1. Epidemiology and Global Health

Optimal timing maximises Paxlovid benefits for treating COVID-19

Study suggests using the anti-COVID-19 treatment Paxlovid three to five days after symptoms emerge in patients and expanding global access to the drug may help reduce the severity and transmission of the SARS-CoV-2 virus that causes the disease.
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Peer-reviewedSimulation/modelling study

Researchers have described the optimal timing for COVID-19 patients to take the antiviral, Paxlovid, to get the most benefit from the treatment, according to a study published April 16 in eLife.

The findings suggest that taking Paxlovid three to five days after COVID-19 symptoms emerge may maximise the drug’s ability to reduce viral loads, minimise viral spread and reduce viral rebound. They also indicate that broader use of Paxlovid during this window might be a powerful tool to help curb the spread of the SARS-CoV-2 virus that causes COVID-19 without the need for potential population-wide restrictions in the future, although additional studies will first be needed in this area.

Paxlovid is used in some parts of the world to protect people most at risk of hospitalisation and death from the virus. However, its uptake has been slow, and some patients have experienced rebounding viral growth after they stopped taking the medication.

“Drugs like Paxlovid that hinder the replication, or spread, of a virus within patients can improve those patients’ outcomes and reduce their infectiousness to others. They may also be administered more widely to help curb pandemic waves,” says Zhanwei Du, Assistant Professor (Research) at the WHO Collaborating Center for Infectious Disease Epidemiology and Control, School of Public Health, University of Hong Kong, and a lead author on the study. “However, to get the most out of these drugs, we first need to understand the optimal timing for taking them and to encourage their wider distribution and uptake.”

To determine the best timing for Paxlovid treatment, Du and colleagues analysed health records from 208 patients hospitalised with mild to moderate COVID-19 in Hong Kong between January 6 and May 1, 2022. Half of the patients included in the analysis (104) were treated with Paxlovid, while the other half received no antiviral treatment.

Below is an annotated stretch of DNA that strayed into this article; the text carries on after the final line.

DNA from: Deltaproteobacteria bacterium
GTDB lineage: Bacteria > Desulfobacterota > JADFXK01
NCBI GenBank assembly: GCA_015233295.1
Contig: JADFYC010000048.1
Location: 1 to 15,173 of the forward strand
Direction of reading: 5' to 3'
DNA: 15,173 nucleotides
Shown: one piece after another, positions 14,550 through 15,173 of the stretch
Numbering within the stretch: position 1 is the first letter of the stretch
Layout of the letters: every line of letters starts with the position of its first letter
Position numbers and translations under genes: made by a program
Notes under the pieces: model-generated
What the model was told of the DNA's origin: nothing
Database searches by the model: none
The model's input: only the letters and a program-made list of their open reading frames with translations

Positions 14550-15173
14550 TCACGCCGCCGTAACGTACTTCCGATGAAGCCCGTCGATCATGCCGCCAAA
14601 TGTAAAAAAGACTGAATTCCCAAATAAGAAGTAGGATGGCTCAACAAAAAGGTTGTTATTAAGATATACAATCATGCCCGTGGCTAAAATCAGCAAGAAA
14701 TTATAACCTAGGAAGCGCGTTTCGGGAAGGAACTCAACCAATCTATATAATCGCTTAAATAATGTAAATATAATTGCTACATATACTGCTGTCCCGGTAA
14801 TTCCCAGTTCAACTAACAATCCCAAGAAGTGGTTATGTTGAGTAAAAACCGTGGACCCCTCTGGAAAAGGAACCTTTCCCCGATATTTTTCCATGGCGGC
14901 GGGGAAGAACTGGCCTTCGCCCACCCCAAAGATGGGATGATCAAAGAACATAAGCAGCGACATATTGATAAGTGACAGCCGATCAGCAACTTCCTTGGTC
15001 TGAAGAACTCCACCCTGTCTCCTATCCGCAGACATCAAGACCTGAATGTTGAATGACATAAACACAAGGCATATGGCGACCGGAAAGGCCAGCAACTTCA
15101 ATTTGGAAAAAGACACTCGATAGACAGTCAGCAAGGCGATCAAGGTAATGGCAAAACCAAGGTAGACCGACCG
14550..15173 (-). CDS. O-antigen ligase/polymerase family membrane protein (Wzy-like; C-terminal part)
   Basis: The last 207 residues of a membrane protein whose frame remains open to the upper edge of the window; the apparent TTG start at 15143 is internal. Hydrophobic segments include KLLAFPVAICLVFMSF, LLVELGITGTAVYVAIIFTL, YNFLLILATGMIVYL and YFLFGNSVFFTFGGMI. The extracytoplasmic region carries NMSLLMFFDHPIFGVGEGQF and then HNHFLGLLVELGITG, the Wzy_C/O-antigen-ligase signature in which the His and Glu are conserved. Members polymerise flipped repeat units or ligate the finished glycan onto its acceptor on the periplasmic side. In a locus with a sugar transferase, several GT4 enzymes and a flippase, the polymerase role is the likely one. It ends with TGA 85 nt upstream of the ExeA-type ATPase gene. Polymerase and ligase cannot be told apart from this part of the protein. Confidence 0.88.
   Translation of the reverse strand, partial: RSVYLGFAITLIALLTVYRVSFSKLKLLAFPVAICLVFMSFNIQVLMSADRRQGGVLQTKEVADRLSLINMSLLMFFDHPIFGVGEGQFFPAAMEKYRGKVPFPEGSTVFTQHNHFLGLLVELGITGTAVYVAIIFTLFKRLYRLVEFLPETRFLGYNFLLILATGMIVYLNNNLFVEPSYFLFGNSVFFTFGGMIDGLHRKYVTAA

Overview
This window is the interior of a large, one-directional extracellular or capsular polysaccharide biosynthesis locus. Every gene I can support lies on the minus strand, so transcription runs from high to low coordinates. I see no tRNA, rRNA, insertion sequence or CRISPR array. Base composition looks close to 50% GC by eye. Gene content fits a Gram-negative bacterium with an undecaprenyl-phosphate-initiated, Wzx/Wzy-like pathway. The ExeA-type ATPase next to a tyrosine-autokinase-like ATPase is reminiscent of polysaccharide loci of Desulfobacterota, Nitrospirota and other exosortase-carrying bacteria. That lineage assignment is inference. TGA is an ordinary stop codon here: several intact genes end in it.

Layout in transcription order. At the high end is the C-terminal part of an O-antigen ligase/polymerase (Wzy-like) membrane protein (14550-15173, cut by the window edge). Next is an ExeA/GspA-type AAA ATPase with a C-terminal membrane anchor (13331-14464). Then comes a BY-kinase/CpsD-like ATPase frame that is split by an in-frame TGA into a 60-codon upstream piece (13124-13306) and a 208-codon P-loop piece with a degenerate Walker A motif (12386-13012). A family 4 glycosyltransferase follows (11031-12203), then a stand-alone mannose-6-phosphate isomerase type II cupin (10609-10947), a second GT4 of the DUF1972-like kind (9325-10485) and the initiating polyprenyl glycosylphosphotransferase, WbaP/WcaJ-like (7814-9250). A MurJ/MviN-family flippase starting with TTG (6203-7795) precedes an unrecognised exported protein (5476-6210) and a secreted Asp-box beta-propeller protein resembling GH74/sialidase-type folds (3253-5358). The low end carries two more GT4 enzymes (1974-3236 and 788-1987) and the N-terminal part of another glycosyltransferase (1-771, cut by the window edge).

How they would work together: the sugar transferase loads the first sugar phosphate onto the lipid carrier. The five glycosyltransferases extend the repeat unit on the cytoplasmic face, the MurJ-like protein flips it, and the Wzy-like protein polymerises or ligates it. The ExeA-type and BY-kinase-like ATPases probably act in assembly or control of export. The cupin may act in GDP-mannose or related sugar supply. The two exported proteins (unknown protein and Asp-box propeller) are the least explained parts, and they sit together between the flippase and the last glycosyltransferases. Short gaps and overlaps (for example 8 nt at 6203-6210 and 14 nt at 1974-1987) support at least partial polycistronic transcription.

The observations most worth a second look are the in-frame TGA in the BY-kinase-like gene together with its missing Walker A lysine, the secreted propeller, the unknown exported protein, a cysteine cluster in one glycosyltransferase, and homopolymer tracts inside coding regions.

The research team used data on the patients’ viral loads to create mathematical models of the virus’ behaviour both with and without Paxlovid treatment. Their modelling suggested that the drug reduced viral replication in patients by 90% overall, but its effectiveness varied depending on when it was administered to them.

Those who received Paxlovid treatment three days after their symptoms first appeared had only a 17% chance of experiencing rebounding viral growth after they stopped taking the drug. Treatment in this window also lowered their ability to infect others by 12%, while treatment after five days of symptoms emerging had a less positive effect on their ability to infect others. Patients treated fewer than three days after symptoms began were more likely to have rebounding viral growth after stopping treatment, and the treatment did not reduce their infectiousness to others.

“Our analyses suggest that the optimal treatment window to maximise Paxlovid’s ability to reduce infectiousness and minimise rebound viral growth is between three and five days after symptoms start,” says co-senior author Lauren Ancel Meyers, the Cooley Centennial Professor at the Departments of Integrative Biology, and Statistics and Data Science, at the University of Texas at Austin, US. “The data also suggest timely use of Paxlovid could help lower the risk of SARS-CoV-2 transmission to others.”

However, the authors note that the data do not currently account for the potential emergence of resistance to Paxlovid, which they say would need to be evaluated further before the drug could be used more widely.

“Fast-acting antiviral drugs like Paxlovid have the potential to reduce SARS-CoV-2 transmission while improving patient outcomes,” concludes co-senior author Benjamin Cowling, Professor, Chair of Epidemiology and co-Director of the WHO Collaborating Center for Infectious Disease Epidemiology and Control, School of Public Health, University of Hong Kong. “The development of global distribution programs that provide rapid and equitable access to antivirals could enhance our ability to combat COVID-19 as the virus and the landscape of immunity continues to evolve.”

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